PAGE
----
I went to university. I became vegetarian. I felt like I’d never been healthier. I swapped sausages (which I’d always detested) for vegetarian sausages. Chicken nuggets became vegetarian nuggets. Chips (fries) were still chips. Pot noodles and spaghetti hoops were still the same too. Crisps (potato chips) were still a daily dietary staple. So was chocolate. I struggled with my weight, constantly fighting to get down to a 10 (US6). I exercised and didn’t understand why I was tired all the time. It literally didn’t occur to me that my poor diet was making me ill.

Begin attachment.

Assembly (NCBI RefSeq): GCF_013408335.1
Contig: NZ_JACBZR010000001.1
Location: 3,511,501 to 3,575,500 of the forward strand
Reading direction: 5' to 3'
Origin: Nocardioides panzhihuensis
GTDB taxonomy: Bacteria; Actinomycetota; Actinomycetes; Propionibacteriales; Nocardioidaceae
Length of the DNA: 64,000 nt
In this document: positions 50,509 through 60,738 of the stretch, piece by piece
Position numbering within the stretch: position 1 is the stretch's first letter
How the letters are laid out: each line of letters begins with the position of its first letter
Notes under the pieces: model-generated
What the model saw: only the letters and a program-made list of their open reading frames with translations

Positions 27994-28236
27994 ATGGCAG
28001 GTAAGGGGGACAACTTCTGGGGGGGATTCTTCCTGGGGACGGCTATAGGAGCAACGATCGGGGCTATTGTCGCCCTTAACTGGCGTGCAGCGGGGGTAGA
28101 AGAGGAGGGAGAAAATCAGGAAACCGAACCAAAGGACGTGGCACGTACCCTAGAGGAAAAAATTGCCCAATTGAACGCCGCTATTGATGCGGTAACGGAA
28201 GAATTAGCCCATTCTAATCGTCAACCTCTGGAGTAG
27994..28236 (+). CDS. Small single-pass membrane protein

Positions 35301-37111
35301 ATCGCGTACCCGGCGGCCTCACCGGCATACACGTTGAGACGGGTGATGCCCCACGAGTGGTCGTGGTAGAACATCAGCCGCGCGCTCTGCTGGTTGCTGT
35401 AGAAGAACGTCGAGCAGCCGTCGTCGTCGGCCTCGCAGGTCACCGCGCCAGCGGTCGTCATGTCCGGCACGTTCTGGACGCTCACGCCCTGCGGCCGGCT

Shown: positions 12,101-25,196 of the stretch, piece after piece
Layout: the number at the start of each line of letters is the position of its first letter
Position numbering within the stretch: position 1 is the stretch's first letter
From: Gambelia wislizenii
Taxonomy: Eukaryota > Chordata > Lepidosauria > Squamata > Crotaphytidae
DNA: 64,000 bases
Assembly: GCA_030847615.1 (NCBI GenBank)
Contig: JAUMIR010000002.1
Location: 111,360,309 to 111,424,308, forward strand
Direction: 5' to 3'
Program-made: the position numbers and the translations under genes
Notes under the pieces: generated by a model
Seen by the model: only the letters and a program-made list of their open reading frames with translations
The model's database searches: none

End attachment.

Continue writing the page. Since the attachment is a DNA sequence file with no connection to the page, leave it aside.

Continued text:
Fast forward two years. I became vegan. I took the “3 week vegan challenge” and, once the three weeks were up, I never really got round to eating eggs or dairy again. I felt healthier, stronger, happier, more outgoing, my grades soared and I was finally on track to get the degree classification I’d been obsessing over for the past two years. Never had I felt better. All my life, I’d been plagued by stomach pains, stomach cramps, trapped wind, bloating and a constant feeling of nausea. I had actually associated that nausea with feeling full. When I became vegan, after the first two weeks, all these problems went away. I realised that it wasn’t normal to feel like this, and that I had the power to avoid it. That was when I first started wondering if I was lactose intolerant. I had a few false starts in the first year; every time I slipped up, I felt the familiar nausea and pains in my stomach. It became a big decision-making factor in what I ate. And nothing vegan ever made me feel like that.